For many years now, Dairy has been New Zealand's main source of income.


I think it's time to change that!


In New Zealand, we have 1,700,000 Hectares of GRASS. How would the economy look, if MOST of that grassland was converted to HEMP! My dream is to help the New Zealand Hemp Industry to become our PRIMARY Industry .... our number ONE Income Earner!


According to the new Zealand Hemp Industry Association ......


These are the Implications of a New Zealand hemp industry

  • Increased revenue streams for the Kiwi farmer. Hemp can provide 3 times the current rate of return of other traditional land uses with a forecast gross margin of between $1,000 and $10,000 per hectare ($400 to $4,000 per acre).
  • Hemp cleans and reconditions the soil, requiring less pesticides, fungicides and herbicides, leading to environmentally sustainable use of available farm land.
  • Reduction in the number of people relying on the welfare system. There are huge employment opportunities created throughout industry as all aspects of the production cycle gear up to use seed and natural fibre raw materials.
  • Revitalised rural economies, not just their environments (i.e. reduction of industrial chemicals required) but the community spirit as they develop locally and sell their primary produce.
  • A reduction in the pollution and environmental impact on our waterways created by the switch from other land uses, especially when used in crop rotation.
  • Increased awareness by the general public, of alternative, environmentally friendly products. Leading to support from consumers, as they use their green dollars to buy goods produced from sustainable sources.
  • An expanding choice of diversified investment opportunities both locally and nationally.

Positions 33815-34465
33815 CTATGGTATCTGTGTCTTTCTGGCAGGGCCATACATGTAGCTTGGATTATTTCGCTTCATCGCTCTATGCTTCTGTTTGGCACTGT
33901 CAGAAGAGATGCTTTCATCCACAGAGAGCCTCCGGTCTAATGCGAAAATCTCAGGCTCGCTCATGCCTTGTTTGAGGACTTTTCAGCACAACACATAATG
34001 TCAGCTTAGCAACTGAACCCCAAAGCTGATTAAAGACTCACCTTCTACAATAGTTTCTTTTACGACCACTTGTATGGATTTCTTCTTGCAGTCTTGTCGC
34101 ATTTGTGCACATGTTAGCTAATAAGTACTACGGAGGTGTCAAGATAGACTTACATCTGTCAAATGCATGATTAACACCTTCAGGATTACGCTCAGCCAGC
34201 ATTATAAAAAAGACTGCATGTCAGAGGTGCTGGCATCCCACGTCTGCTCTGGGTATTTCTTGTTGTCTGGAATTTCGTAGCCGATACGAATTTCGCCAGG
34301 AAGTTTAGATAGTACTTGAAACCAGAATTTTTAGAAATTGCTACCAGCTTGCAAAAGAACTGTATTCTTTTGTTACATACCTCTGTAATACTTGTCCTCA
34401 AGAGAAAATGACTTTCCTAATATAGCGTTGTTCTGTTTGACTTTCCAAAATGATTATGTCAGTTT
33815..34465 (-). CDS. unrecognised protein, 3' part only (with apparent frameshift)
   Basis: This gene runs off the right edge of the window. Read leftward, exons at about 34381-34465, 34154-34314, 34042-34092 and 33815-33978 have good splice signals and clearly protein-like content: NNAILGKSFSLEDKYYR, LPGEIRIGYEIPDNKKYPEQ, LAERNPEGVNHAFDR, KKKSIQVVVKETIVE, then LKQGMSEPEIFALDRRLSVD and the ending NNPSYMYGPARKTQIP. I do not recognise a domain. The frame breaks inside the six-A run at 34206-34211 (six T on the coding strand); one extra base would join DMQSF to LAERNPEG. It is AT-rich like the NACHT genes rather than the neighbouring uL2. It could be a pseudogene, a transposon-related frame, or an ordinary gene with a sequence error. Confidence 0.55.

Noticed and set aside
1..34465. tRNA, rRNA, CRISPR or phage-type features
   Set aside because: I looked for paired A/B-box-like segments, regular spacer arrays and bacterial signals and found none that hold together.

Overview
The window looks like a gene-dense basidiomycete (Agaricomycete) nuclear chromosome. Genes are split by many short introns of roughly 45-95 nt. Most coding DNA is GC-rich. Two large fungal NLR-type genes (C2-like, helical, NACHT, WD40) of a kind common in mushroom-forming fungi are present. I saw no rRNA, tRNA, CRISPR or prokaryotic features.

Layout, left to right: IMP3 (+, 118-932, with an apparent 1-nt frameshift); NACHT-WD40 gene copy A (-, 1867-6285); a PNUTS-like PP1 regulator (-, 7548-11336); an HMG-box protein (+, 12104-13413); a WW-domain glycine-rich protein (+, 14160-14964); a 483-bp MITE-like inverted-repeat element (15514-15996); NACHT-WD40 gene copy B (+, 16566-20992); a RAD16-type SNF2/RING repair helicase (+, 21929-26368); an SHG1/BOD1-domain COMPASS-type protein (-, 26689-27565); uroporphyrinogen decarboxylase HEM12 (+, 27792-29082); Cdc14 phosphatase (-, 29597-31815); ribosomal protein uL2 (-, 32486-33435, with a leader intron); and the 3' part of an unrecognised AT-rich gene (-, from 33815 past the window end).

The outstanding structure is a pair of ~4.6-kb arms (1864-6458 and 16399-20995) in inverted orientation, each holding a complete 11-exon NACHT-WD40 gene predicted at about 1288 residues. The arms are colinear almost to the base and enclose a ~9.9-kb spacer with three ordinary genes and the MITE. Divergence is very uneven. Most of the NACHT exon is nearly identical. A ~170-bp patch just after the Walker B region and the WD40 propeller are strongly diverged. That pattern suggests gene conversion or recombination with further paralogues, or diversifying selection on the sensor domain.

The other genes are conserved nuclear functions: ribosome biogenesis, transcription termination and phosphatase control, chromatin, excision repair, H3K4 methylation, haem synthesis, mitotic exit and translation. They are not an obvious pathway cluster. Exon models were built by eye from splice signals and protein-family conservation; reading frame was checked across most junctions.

• Realised export potential for goods and services, which meet and exceed the standards demanded by countries that lack New Zealand’s resources.
  • Expanding total dollar tax take for the government coffers.
  • A decline in the breakdown and break up of our rural economies and families. Utilisation of available and developing technology toward a safer and cleaner New Zealand.




This website has TWO main purposes ...



To bring together ALL Hemp interested parties including growers, researches, product developers and investors, to accomplish the above stated goal of a thriving New Zealand Hemp Industry.




To introduce Hemp to those people who are not aware of the huge potential of this amazing plant.






I believe that the NZ Hemp Community, has the potential to make Aotearoa New Zealand one of the wealthiest countries on the planet ..... but only if we work together .....




  Remember ....  






If you are already aware of all the amazing benefits of this wonderful plant, but you want to know more about the Frega NZ Hemp Collective click THE HUB button at the top of the page and .....



Join the Conversation.



The MAIN reason for this website/social media platform .....



our plan to bring together all interested parties of New Zealand


to make Hemp our Primary Industry



Will you help us?



If you have an interest in Hemp, there is a strong likelihood that you will be interested in other "Alternative" lifestyle choices. You may already support "alternative" energy, fuel, media and financial systems. Frega is both "alternative" media AND "alternative Finance"


The present technology boom has been with us for several decades but sadly the Internet has been stolen. It has been monopolised by the same people who have ALWAYS pulled the world's strings ..... Corporations, Bankers and the Wealthy ..... Those who have come to be known as ... "The Elite" or "The 1%ers"


We can change that! ...... BUT ONLY IF WE WORK TOGETHER in a massive, concerted, coordinated effort!



The Frega Collective has all the tools to accomplish this global collaboration


In fact Frega is all about COLLABORATION!


it is owned 100% by the members.






What is the Frega Collective?


Frega is a “Fintec” company, it is now registered in the UK (founded in Titirangi New Zealand)